When the Hub comes along, the situation gets worse as the main thread would need to sleep until an intruder is detected, and then use a call for receiving data, meaning yet more messy interactions with callbacks and signal handlers.

So I’m looking at modifying the RPi.GPIO library.  Here’s my current plan:

  • Make the RPi.GPIO library more object oriented:
  • GPIO.setup() returns a gpio object representing a single channel / GPIO pin.  Errors are reported via Try: Except handlers
  • Currently, in the C library, each GPIO pin is accessed via a file descriptor (fd) passed to epoll() for input and write() for output – these would now be stored inside the GPIO class object, one per channel
  • A new python class function gpio.socket() returns the fd in a socket object.
  • In turn, this fd can be used by (I hope!) just as other TCP sockets are used; the advantage here is that select can watch many fds at a time, sleep when nothing is happening, and wake when one or more sockets have something to report.
  • The current blocking functions RPi.GPIO.input and output would still be supported.
  • The current callbacks would become unnecessary, as would the wait_for_edge, edge_detected, and add_event_detect – the sockets solution provides a solution covering these and more, although support for them should be retained if at all possible for back-compatibility reasons.
  • In passing, I’ll also fix another restriction I hit in the Turtle project, where a GPIO output always is set up with default value 0; instead RPi.GPIO.setup() will carry an extra parameter, defaulted to 0, but allowing the user to specify 1 if needed.

The only problem is I have no idea how Python libraries really work.  I have the ‘C’ code for the RPi.GPIO library, and 22 years experience of writing C code.  I’m just not 100% confident that the GPIO fds can be used by (although I think it should work since select() uses epoll() under the surface) nor am I experienced in writing the C code to support the new python class required.

Sounds like an interesting challenge. Not sure whether I’m up to it, but I’ll give it a try in the background.

How to build an AlarmPi

Here’s the contents of the breadboard. Some of this stock was ordered from but was sent by Newark, their US partner. As a result, postage costs £16 per order, so make sure you include all you need. In my case it was

Here’s the code – you can tell from GPIO_SWITCH, GPIO_LED, GPIO_PIR and GPIO_SOUNDER which device (sensor or output) is connected to which pin on the breadboard Pi Cobbler.

Here’s a bigger pic of the breadboard.  +3.3v from Cobbler pin one is connected to both red lines.  Ground from Cobbler pins 6 & 9 are connected to both the blue rails.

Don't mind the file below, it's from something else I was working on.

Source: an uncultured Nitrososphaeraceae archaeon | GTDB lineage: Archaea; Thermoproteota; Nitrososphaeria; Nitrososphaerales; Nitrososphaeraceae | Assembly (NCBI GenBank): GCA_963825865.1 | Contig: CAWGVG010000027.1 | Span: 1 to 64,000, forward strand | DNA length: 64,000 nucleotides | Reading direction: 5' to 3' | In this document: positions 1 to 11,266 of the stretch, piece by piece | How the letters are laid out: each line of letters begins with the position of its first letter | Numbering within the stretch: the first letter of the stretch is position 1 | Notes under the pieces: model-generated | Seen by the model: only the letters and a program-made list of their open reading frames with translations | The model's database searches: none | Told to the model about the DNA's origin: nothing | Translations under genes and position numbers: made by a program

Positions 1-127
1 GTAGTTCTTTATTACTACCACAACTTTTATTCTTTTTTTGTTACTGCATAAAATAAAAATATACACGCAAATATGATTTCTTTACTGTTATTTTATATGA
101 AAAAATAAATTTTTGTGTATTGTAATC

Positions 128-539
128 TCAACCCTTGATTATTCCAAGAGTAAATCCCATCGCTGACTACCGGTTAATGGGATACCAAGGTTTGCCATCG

AlarmPi breadboard

AlarmPi breadboard details

That’s all for now, both because I’m gonna have another shot (metaphorically for the moment) at the Drone, and also, there’s a minor restriction in the RPi.GPIO library which needs fixing (by me?) before I can progress on the hubs.  I’ll explain more in another post.

Say hello to AlarmPi…

This is my change is as good as a rest!  It took me probably 4 days, a couple of hours each day to create, once I had all the parts.

RaspberryPi Home Alarm System by from Andy Baker on Vimeo.

For now, that’s as far as this is going, I’m now motivated enough to spend a bit more time on DronePi, but keep watching as the next stage is going to be a big challenge for unexpected reasons…

A change is as good as a rest…

I’m really struggling to get this drone to hover stably, and in the mean time, some neighbo(u)rs of of ours were burgled.  And that got me thinking about home alarm systems, which rapidly led to a cunning plan:

  • Digital Passive Infra-Red (PIR) motion detection sensors are easily available
  • Combine one of those with a RaspberryPi Model B, a power supply, a switch, and a piezo sounder, and you have a standalone, per-room alarm system
  • Add in a power-line system (we already have one by TP-Link as our house is made of brick which WiFi does go through well), a PiCam per AlarmPi and an ethernet connection, and you can connect these AlarmPi’s together to a central control AlarmHubPi which could then do one of many things if an alarm was triggered such as
    • set off all the AlarmPi to shreik throught the house
    • text or phone the house owner
    • call the police or the neighbo(u)rs
    • video the intruders and post to the cloud as evidence
    • set off CS gas canisters in the rooms
    • lockdown (or electify) the house so the intruder is available for arrest.

With such a vast array of punishment available, you really need to make sure it doesn’t get dealt out to you.  Rather than a boring (and forgettable) number pad, how about face recognition provided by a PiCam at the AlarmHub?  That would mean anyone in a family, even remote, could, once the face recognistion is trained, disable the alarm simply by smiling at the hub?

I have Pi’s a plenty and other than the power-line ethernet connection, the rest of the kit is perhaps £25 per AlarmPi.  I have the hardware for the first standalone AlarmPi ready for building, so I think I’ll give the drone a break for a week or two.  Don’t worry, it’ll be back, but sometimes, direct thought fails, and only time-out leads to the epiphany.